Photosynthesis Research

, Volume 116, Issue 2–3, pp 111–144 | Cite as

Govindjee at 80: more than 50 years of free energy for photosynthesis

Tribute

Abstract

We provide here a glimpse of Govindjee and his pioneering contributions on the two light reactions and the two pigment systems, particularly on the water–plastoquinone oxido-reductase, Photosystem II. His focus has been on excitation energy transfer; primary photochemistry, and the role of bicarbonate in electron and proton transfer. His major tools have been kinetics and spectroscopy (absorption and fluorescence), and he has provided an understanding of both thermoluminescence and delayed light emission in plants and algae. He pioneered the use of lifetime of fluorescence measurements to study the phenomenon of photoprotection in plants and algae. He, however, is both a generalist and a specialist all at the same time. He communicates very effectively his passion for photosynthesis to the novice as well as professionals. He has been a prolific author, outstanding lecturer and an editor par excellence. He is the founder not only of the Historical Corner of Photosynthesis Research, but of the highly valued Series Advances in Photosynthesis and Respiration Including Bioenergy and Related Processes. He reaches out to young people by distributing Z-scheme posters, presenting Awards of books, and through tri-annual articles on “Photosynthesis Web Resources”. At home, at the University of Illinois at Urbana-Champaign, he has established student Awards for Excellence in Biological Sciences. On behalf of all his former graduate students and associates, I wish him a Happy 80th birthday. I have included here several tributes to Govindjee by his well-wishers. These write-ups express the high regard the photosynthesis community holds for “Gov” and illuminate the different facets of his life and associations.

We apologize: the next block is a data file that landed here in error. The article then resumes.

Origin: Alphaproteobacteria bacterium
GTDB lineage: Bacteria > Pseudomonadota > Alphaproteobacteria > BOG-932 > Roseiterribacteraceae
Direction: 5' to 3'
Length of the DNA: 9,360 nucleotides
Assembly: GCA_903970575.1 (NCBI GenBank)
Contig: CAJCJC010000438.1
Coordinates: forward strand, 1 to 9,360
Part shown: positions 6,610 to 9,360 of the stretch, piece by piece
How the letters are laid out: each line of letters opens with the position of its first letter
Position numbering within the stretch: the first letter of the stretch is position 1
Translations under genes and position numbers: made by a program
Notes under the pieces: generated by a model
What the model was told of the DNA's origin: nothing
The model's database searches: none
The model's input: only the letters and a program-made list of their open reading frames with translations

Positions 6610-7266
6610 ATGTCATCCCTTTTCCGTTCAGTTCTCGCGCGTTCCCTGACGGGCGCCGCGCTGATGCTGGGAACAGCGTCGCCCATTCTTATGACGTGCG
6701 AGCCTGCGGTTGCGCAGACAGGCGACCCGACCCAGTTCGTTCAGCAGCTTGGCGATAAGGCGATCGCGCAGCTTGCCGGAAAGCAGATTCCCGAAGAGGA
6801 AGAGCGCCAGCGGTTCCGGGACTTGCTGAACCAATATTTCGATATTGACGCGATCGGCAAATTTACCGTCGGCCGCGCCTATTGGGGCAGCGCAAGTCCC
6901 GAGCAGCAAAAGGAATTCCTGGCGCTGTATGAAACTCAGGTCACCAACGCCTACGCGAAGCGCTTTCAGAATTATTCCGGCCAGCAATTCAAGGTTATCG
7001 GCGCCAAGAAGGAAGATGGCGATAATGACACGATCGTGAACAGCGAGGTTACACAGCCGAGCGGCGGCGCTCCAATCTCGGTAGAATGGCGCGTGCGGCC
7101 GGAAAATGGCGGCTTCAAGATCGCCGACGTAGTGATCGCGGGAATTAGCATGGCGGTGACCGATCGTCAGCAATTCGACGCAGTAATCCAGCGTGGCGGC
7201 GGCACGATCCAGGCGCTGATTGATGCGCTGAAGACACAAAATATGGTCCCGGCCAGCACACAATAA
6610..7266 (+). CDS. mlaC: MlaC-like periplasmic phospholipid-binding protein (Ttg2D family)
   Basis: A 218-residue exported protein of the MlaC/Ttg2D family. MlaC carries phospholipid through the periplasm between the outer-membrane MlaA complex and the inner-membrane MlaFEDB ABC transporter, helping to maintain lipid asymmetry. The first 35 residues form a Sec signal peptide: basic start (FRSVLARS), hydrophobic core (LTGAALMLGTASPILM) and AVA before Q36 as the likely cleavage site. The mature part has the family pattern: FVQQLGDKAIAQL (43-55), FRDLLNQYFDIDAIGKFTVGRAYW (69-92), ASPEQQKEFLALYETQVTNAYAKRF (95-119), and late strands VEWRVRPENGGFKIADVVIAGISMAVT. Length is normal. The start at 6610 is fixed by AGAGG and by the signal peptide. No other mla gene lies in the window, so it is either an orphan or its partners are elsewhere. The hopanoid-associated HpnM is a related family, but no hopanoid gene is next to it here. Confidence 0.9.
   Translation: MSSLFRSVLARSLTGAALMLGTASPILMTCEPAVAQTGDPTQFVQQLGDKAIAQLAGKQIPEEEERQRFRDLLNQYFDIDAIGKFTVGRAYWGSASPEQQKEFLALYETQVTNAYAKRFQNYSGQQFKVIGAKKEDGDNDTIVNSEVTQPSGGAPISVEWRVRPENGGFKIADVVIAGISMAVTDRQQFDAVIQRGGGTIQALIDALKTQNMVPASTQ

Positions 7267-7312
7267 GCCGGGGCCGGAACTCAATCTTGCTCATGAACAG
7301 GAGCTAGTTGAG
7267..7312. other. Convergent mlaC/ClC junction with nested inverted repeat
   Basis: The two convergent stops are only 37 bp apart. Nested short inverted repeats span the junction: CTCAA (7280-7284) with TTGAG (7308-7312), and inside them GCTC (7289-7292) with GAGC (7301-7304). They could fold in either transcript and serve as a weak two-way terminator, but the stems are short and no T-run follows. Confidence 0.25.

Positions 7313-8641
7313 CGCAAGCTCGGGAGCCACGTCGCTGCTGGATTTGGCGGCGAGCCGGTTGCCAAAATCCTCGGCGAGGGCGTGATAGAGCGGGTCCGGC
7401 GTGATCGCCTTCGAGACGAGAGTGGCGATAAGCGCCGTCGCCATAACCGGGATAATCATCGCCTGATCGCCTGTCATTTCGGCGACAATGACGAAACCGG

Keywords

Bicarbonate, role of Chlorophyll fluorescence Delayed light emission Lifetime of chlorophyll fluorescence Photosynthesis web resources Photosystem II Primary photochemistry Thermoluminescence Two light reactions Two pigment systems Virus-induced metabolic changes Z-scheme of photosynthesis 

Abbreviations

PS I

Photosystem I

PS II

Photosystem II

QA

Primary plastoquinone electron acceptor of PS II

QB

Secondary plastoquinone electron acceptor of PS II

Special dedication

Rajeshwari Pandharipande

Professor Emerita, Linguistics, Religion, Sanskrit, and Comparative Literature

University of Illinois at Urbana-Champaign

What follows is a Shloka in Sanskrit for Photosynthesis and Govindjee’s 80th birthdayOpen image in new window

When translated in English, it means:

“Plants, which consistently offer flowers, leaves and fruit, are indeed the life of all creation. They strive to sustain harmony and balance in the universe and, by eternally adopting ever new forms, they accomplish their goal. With our heads bowed down, we pay our reverence to the botanists [plant biologists], who with their meticulous analysis of the plants, contribute to the knowledge of the universe. We offer to Govindjee, who is one of these scientists, our “hundreds of Namaskara” which is the “hundredfold expression” of our gratitude, love, and respect for him.”

Introduction

I am delighted to have been invited by the guest editors of these special issues on Photosynthesis Education (Suleyman Allakhverdiev, Gerry Edwards and Jian-Ren Shen) to prepare this tribute to Govindjee as we celebrate his 80th birthday (see their Editorial, this issue). I have known Govindjee since the time I became his PhD student at the University of Illinois at Urbana-Champaign in 1981. Govindjee was an outstanding mentor to all who passed through his laboratory and he continues to provide support and to promote our careers even now many years after we have left his lab. Govindjee’s laboratory was always a place of great camaraderie where we were given a great deal of freedom to pursue our research topics but all the while Govindjee steered us in the appropriate direction to begin an independent research and academic career. All who have passed through Govindjee’s lab and who have collaborated with him across the years have benefitted enormously from his enthusiasm, passion, encouragement and friendship.